In hindsight the sixties were clearly the decade of my most dramatic and far reaching spiritual, political and social changes. I went from being the “best little boy in the world” in 1960, a devout virginal Catholic altar boy living on a bucolic rural Indiana farm to a card carrying member of the Democratic Socialist Party, a connoisseur of good LSD, a practicing homosexual (yes, I was still “practicing” at getting it right in 1969) and a budding Dead Head intent on avoiding a trip to Vietnam.
In retrospect I guess I was lucky my head didn’t explode. My hair went from a buzz cut with just a swipe of Brylcream to a shoulder length mass of reddish brown curls. My world in 1960 had great order, comfort and certainty that was only beginning to have cracks in it due no doubt to my budding sexuality, which seemed to be very much out of step with other boys my age. There was a God in heaven and all would be taken care of in the end. Well that worldview had certainly had gone out the window by 1969.
From 1960 to 1965 the event that sticks out most was that fall November day in 1963 and the Kennedy assassination. I clearly recall the day and the event. We were let out early from class that day. I was attending a Catholic High School in Michigan City, a nearly thirty mile one-way daily ride back and forth that my parents, at great economic sacrifice, felt was necessary I suppose to keep me out of the clutches of the Protestant heathens in the local public schools. The day of Kennedy’ s assassination resulted in having to spend a few lonely and frightening hours in the Michigan City Public Library before I could catch the bus home. It was not a school bus but a greyhound bus-type of Transit Company that went within a mile of my home. I would be left off where our country road met the highway and one of my parents, usually mom, would pick me up.
The Kennedy assassination was a particularly hard blow to my parents. I mean on some level I think they thought his death was a conspiracy since an Irish Catholic in the White House really was an insult to many who had a different version of social order and that could not be tolerated. We did have a T.V. and were of course glued to it for days, so much for the Pope coming over to take on the reins of the U.S. government.
The most significant event of the decade for me personally though was in March of 1965 when my family sold our small Indiana farm and moved to another farm northwest of Chicago just outside of a small town called Woodstock. It was this move that facilitated many of the most impacting events in my life. Many of which I have written about or at least alluded to for this Story Telling Group.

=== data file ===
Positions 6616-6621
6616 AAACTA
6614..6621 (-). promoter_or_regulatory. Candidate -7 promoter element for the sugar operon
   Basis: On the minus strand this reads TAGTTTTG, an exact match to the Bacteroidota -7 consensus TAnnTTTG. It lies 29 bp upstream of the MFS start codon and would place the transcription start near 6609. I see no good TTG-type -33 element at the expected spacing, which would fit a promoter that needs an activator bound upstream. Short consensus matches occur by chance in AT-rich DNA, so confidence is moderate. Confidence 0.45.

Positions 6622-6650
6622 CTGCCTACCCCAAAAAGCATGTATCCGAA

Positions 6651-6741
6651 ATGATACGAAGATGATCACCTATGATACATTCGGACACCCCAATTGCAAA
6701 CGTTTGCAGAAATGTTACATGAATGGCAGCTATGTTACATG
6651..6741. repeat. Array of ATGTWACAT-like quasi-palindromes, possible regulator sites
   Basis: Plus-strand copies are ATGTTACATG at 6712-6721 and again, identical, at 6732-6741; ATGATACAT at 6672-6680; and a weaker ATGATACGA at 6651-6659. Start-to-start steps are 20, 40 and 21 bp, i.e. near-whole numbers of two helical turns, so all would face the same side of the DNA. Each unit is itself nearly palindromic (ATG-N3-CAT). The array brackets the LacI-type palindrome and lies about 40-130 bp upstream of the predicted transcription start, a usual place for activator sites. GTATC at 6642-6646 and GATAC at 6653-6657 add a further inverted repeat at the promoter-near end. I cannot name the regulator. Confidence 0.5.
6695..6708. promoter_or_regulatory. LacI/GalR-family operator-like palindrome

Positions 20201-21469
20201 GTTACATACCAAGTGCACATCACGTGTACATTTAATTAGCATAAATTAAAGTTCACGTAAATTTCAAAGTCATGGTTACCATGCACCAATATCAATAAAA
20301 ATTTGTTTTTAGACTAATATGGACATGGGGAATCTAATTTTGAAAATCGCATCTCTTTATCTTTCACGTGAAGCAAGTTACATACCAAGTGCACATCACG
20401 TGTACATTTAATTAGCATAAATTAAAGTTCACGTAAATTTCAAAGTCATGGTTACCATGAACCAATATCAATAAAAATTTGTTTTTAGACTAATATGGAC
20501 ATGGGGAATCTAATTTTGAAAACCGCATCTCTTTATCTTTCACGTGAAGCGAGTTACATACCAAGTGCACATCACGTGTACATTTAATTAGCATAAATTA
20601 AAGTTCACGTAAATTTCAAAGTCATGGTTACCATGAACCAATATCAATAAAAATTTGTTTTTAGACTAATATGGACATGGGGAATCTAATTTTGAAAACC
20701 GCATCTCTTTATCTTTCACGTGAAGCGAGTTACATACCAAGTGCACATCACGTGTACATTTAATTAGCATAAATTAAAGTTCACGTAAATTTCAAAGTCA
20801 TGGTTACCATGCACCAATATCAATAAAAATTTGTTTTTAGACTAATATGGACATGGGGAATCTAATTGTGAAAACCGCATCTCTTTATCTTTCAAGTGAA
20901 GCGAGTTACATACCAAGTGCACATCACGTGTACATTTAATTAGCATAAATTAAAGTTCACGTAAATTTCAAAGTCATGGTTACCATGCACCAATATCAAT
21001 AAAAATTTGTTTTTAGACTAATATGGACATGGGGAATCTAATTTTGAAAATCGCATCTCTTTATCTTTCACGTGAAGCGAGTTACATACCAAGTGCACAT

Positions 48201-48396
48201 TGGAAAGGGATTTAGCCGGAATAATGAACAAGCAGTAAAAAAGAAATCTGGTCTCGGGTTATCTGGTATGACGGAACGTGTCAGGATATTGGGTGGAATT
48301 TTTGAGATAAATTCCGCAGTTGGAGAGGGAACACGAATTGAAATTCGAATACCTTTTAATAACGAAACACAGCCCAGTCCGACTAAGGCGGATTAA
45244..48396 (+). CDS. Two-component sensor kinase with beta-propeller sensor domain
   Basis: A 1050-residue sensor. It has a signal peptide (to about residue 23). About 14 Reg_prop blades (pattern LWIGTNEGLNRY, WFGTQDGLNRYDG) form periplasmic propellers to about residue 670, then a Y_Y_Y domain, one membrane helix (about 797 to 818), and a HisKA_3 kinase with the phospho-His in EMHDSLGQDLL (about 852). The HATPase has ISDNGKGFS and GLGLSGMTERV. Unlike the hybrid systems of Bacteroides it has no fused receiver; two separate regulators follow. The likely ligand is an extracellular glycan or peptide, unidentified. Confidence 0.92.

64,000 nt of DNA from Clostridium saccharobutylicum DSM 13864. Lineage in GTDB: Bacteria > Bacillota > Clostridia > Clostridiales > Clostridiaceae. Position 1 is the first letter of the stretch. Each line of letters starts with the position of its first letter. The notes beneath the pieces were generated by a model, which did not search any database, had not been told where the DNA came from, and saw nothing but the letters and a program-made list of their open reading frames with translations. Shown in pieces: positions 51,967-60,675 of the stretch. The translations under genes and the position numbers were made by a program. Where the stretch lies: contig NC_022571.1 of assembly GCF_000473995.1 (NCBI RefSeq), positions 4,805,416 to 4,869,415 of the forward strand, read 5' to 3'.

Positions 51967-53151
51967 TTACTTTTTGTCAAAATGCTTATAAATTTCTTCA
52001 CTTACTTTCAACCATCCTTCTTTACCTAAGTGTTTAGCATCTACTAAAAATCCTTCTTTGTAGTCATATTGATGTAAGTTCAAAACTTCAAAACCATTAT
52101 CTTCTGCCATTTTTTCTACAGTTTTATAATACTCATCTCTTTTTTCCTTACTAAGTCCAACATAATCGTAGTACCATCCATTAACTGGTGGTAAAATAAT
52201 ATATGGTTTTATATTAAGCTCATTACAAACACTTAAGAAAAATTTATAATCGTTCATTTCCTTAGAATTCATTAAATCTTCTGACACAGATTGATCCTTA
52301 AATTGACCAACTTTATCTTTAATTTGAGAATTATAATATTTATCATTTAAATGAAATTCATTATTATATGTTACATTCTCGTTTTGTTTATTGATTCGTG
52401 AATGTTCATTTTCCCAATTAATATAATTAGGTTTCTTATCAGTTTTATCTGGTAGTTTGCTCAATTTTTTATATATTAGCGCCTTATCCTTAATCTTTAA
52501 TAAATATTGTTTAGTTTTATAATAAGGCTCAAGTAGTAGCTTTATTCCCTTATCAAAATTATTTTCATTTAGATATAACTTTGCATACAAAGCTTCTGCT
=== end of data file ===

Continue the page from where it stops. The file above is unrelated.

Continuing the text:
It was this transplantation that would result in my first sex with another man one Good Friday afternoon in 1967 in the biology lab of the Catholic High School I was attending, the beginning of an affair that would last into the early 1970’s. It was also while attending this high school that I encountered the truly radical Holy Cross nun who would forever change my political and worldview and to whom I am eternally indebted. A decade later I met Harry Hay who was always admonishing me to look carefully at my most dearly held “unexamined assumptions”, but it was this little nun who really got me doing that in very life changing ways starting in 1966. She was my muse for sure encouraging me to “not trust leaders or put my money into parking meters” to badly quote Bob Dylan.
The move to Illinois also meant that I would attend the University of Illinois in Champaign-Urbana and though this college was no Berkeley it was still much more progressive than many of the public Universities in Indiana. There I fell in with the Democratic Socialist Party leader Michael Harrington, the renowned author of Poverty in America, and became the dyed-in-the-wool socialist I remain today, only now with more of a small “s”.
It was in 1968 that I moved out of the dorm, discovered LSD and met a bunch of hippies with whom I lived collectively in a variety of settings for years to come including a relocation to Denver. They were the dastardly influence of course that introduced me to the music of the Grateful Dead.
And in addition to launching my sexual life as the big homo that I am the sixties probably much more importantly provided me with a strong foundation for becoming the out proud queer man dedicated to furthering the Homosexual Agenda that I became. I owe this strong foundation in no small part to my loving parents, a great civics teacher, and a philandering old socialist and not least of all my first lover a man 20 plus years my senior. The ensuing decades have really just been a building and expansion process on the values and beliefs seared into my soul from 1960-1970. Hopefully they will carry me to a peaceful and content death satisfied that in some small way I have impacted this very transient world of ours for the better.